As the animated film unfolded, I could hear Machiko quietly quizzing Cal about what was happening in the story. Her English is good, but when the dialogue is complicated she loses detail.
I’m missing some of the movie myself thinking about something connected to this moment that I saw that day on Facebook. Scrolling through the posts I see a list of people who “have the new profile,” and see a familiar face: Florence.
When I arrived in London for the first time in 1982, Florence was sitting behind the hotel desk, a lovely, aloof French girl with shoulder length, coal black hair, dressed in a style that would later become known as “Goth.” The Austrian night clerk told me in his broken English, “She like to play hard to get.” Once I got to know her I told him, “No, she just is hard to get.”
In the months I lived in that hotel Florence and I became close friends, drinking gin into the night in her room where the walls were plastered with David Bowie posters, a fragrant vile of ground flower petals sat on the window sill, and Ricki Lee Jones played from a cassette deck.
One night Florence and I took the subway to Piccadilly Circus and saw, “On Golden Pond,” a late career film for both Henry Fonda and Katherine Hepburn.
I have vivid memories of sitting in that theater with Florence. As the film unfolded, she quizzed me about what was happening in the story. Her English was good, but when the dialogue got complicated, she lost detail.
At some point she quit asking questions and watched quietly at my shoulder. Near the end, in an emotional climax when both Fonda and Hepburn’s characters are forced to confront their aging, ever-limited abilities, I saw Florence wiping tears from her face. The pantomime of action, the gentle flourish of orchestral strings meant to tug at the heart, punctuated by the nouns and verbs she was getting were enough. She understood pretty much what we English speakers in the theater were getting.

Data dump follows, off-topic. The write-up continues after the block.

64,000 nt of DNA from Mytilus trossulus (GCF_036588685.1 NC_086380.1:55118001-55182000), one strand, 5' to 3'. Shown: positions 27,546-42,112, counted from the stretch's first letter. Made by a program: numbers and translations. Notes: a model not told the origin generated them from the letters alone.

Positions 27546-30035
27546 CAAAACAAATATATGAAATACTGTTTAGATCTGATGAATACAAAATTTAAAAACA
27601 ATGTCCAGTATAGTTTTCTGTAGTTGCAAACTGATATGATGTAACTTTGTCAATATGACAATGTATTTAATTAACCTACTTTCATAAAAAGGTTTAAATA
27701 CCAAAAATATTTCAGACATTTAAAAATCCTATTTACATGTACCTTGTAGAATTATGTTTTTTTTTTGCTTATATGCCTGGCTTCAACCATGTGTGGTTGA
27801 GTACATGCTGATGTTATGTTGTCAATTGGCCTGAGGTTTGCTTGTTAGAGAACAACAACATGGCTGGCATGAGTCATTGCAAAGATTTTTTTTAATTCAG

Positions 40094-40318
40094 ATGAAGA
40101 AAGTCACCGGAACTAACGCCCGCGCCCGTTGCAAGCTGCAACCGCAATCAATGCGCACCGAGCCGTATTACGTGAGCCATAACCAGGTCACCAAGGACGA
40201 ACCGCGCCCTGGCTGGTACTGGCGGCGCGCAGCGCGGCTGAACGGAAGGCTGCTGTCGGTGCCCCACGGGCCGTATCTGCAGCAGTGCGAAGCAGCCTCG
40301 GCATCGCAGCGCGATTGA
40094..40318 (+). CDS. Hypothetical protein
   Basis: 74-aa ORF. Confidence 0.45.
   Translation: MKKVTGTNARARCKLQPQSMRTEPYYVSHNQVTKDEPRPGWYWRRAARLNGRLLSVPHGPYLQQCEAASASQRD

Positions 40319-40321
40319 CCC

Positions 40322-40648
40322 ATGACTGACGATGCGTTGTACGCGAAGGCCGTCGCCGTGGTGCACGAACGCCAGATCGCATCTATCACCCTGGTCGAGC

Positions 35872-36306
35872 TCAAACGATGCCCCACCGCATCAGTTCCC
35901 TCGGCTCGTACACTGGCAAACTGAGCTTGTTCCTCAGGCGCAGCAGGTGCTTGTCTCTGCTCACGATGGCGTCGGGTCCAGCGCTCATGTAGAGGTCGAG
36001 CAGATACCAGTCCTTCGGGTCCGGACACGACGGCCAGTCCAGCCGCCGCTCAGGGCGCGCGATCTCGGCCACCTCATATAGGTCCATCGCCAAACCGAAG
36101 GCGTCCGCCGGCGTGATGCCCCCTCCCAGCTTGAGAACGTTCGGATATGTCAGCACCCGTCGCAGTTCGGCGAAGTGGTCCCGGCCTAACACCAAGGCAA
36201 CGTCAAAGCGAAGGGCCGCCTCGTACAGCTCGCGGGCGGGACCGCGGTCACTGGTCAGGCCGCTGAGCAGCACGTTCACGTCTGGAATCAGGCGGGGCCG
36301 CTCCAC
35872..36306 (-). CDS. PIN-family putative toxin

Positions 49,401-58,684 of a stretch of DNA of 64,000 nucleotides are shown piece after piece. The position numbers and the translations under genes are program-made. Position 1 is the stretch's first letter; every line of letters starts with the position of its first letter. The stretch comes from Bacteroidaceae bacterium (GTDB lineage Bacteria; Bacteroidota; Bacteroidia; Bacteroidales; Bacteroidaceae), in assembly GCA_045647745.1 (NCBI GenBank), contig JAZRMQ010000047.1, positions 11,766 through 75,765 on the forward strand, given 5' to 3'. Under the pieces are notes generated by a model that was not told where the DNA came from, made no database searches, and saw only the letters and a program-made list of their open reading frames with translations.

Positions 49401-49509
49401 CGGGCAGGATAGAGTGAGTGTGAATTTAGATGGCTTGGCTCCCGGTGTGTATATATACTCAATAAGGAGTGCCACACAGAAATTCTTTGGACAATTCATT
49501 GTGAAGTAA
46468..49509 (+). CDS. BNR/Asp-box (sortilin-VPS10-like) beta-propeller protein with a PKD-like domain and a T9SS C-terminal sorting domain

When we emerged from the dark theater onto that glimmering circle of the city, I asked if she understood what she had seen. “I didn’t understand everything they said, but I understood the meaning,” she said to me.
When Florence friended me on Facebook a year ago, it had been 23 years since I last saw her. The year after Greta and I were married, we backpacked Europe and Florence drove up to meet us in St. Raphael on the coast of France. I scanned her FB photos and saw recent vacation pictures that, if I had to guess, looked to be taken on the coast in northern Africa – there is a handsome husband in the photos and two teenage girls who look like they must be Florence’s daughters. The voyeuristic miracle of Facebook – to be able to peak into the lives of old friends from thousands of miles and a quarter century away.
At the end of Toy Story 3, when the grown up Andy handed over his own childhood toys to the little girl, I looked back over my shoulder at Machiko, snuggled up against my son and see that she’s wiping tears from her cheeks. I’ve had enough conversations with her to know that the dialogue is going too fast for her to understand all that’s being said, but that doesn’t matter. She understands.
Language and meaning are funny things. So essential, and at other times not so necessary.
At the end of the movie I accessed Facebook on my cell phone and sent a message to Florence: “I wish all the best for you and your family in the new year.” And a day later she responds in pretty darn good English, “My best wishes for this new year also. I think of you all very often. With all my friendship.”
South of France 1983
A photo Florence sent me on Facebook last year, one she took of me in the garden of her parent's hotel in St. Tropez in the summer of 1983.